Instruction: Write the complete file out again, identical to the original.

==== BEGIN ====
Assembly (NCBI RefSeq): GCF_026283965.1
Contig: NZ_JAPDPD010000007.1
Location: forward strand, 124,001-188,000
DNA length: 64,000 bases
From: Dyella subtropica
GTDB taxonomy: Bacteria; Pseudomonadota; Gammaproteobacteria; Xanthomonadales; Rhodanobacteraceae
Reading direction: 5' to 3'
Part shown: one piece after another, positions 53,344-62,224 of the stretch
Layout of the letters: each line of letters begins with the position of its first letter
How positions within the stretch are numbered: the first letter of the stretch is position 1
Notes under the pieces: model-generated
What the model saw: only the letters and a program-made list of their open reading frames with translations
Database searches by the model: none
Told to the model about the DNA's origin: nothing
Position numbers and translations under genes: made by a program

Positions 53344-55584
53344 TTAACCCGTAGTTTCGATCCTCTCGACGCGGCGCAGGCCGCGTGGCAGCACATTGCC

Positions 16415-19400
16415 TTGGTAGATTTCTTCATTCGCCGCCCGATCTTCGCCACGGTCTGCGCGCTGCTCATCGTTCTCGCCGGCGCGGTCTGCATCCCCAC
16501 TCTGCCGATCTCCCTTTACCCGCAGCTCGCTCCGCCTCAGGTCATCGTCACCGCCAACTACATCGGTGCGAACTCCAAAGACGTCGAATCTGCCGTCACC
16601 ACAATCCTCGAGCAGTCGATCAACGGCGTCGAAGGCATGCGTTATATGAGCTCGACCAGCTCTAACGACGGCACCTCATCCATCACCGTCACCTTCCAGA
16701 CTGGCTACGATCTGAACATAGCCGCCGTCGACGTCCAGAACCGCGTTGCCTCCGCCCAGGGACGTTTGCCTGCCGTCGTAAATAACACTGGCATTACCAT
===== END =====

Assembly (NCBI RefSeq): GCF_026283965.1
Contig: NZ_JAPDPD010000007.1
Location: forward strand, 124,001-188,000
DNA length: 64,000 bases
From: Dyella subtropica
GTDB taxonomy: Bacteria; Pseudomonadota; Gammaproteobacteria; Xanthomonadales; Rhodanobacteraceae
Reading direction: 5' to 3'
Part shown: one piece after another, positions 53,344-62,224 of the stretch
Layout of the letters: each line of letters begins with the position of its first letter
How positions within the stretch are numbered: the first letter of the stretch is position 1
Notes under the pieces: model-generated
What the model saw: only the letters and a program-made list of their open reading frames with translations
Database searches by the model: none
Told to the model about the DNA's origin: nothing
Position numbers and translations under genes: made by a program

Positions 53344-55584
53344 TTAACCCGTAGTTTCGATCCTCTCGACGCGGCGCAGGCCGCGTGGCAGCACATTGCC

Positions 16415-19400
16415 TTGGTAGATTTCTTCATTCGCCGCCCGATCTTCGCCACGGTCTGCGCGCTGCTCATCGTTCTCGCCGGCGCGGTCTGCATCCCCAC
16501 TCTGCCGATCTCCCTTTACCCGCAGCTCGCTCCGCCTCAGGTCATCGTCACCGCCAACTACATCGGTGCGAACTCCAAAGACGTCGAATCTGCCGTCACC
16601 ACAATCCTCGAGCAGTCGATCAACGGCGTCGAAGGCATGCGTTATATGAGCTCGACCAGCTCTAACGACGGCACCTCATCCATCACCGTCACCTTCCAGA
16701 CTGGCTACGATCTGAACATAGCCGCCGTCGACGTCCAGAACCGCGTTGCCTCCGCCCAGGGACGTTTGCCTGCCGTCGTAAATAACACTGGCATTACCAT